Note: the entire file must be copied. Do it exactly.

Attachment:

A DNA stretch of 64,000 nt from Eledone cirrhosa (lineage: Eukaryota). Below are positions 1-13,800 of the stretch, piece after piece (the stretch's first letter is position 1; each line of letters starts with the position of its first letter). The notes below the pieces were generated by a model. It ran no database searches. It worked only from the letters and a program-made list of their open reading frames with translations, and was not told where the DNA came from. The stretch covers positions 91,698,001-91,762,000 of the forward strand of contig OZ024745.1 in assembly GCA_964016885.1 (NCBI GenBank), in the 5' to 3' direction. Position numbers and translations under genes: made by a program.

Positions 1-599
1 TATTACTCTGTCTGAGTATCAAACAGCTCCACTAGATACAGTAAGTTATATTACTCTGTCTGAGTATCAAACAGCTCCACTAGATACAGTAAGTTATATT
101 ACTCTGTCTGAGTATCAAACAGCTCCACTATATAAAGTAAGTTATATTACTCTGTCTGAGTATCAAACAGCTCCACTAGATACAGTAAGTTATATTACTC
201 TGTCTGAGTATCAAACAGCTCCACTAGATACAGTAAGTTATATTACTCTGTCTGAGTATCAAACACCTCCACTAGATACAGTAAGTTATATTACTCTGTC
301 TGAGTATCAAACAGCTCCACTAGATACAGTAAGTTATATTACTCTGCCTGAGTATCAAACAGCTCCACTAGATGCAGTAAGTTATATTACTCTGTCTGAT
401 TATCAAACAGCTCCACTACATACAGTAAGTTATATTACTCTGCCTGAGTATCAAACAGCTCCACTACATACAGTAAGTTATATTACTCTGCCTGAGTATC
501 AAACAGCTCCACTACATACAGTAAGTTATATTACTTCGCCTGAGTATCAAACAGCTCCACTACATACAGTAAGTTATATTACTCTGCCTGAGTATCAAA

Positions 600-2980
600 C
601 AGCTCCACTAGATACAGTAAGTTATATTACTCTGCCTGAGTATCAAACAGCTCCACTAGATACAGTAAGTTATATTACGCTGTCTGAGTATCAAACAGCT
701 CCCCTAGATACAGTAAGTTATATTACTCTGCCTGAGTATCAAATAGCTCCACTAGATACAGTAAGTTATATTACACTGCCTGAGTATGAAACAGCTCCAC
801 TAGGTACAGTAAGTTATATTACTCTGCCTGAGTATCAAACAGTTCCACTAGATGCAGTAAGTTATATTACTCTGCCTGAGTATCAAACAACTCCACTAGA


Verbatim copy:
A DNA stretch of 64,000 nt from Eledone cirrhosa (lineage: Eukaryota). Below are positions 1-13,800 of the stretch, piece after piece (the stretch's first letter is position 1; each line of letters starts with the position of its first letter). The notes below the pieces were generated by a model. It ran no database searches. It worked only from the letters and a program-made list of their open reading frames with translations, and was not told where the DNA came from. The stretch covers positions 91,698,001-91,762,000 of the forward strand of contig OZ024745.1 in assembly GCA_964016885.1 (NCBI GenBank), in the 5' to 3' direction. Position numbers and translations under genes: made by a program.

Positions 1-599
1 TATTACTCTGTCTGAGTATCAAACAGCTCCACTAGATACAGTAAGTTATATTACTCTGTCTGAGTATCAAACAGCTCCACTAGATACAGTAAGTTATATT
101 ACTCTGTCTGAGTATCAAACAGCTCCACTATATAAAGTAAGTTATATTACTCTGTCTGAGTATCAAACAGCTCCACTAGATACAGTAAGTTATATTACTC
201 TGTCTGAGTATCAAACAGCTCCACTAGATACAGTAAGTTATATTACTCTGTCTGAGTATCAAACACCTCCACTAGATACAGTAAGTTATATTACTCTGTC
301 TGAGTATCAAACAGCTCCACTAGATACAGTAAGTTATATTACTCTGCCTGAGTATCAAACAGCTCCACTAGATGCAGTAAGTTATATTACTCTGTCTGAT
401 TATCAAACAGCTCCACTACATACAGTAAGTTATATTACTCTGCCTGAGTATCAAACAGCTCCACTACATACAGTAAGTTATATTACTCTGCCTGAGTATC
501 AAACAGCTCCACTACATACAGTAAGTTATATTACTTCGCCTGAGTATCAAACAGCTCCACTACATACAGTAAGTTATATTACTCTGCCTGAGTATCAAA

Positions 600-2980
600 C
601 AGCTCCACTAGATACAGTAAGTTATATTACTCTGCCTGAGTATCAAACAGCTCCACTAGATACAGTAAGTTATATTACGCTGTCTGAGTATCAAACAGCT
701 CCCCTAGATACAGTAAGTTATATTACTCTGCCTGAGTATCAAATAGCTCCACTAGATACAGTAAGTTATATTACACTGCCTGAGTATGAAACAGCTCCAC
801 TAGGTACAGTAAGTTATATTACTCTGCCTGAGTATCAAACAGTTCCACTAGATGCAGTAAGTTATATTACTCTGCCTGAGTATCAAACAACTCCACTAGA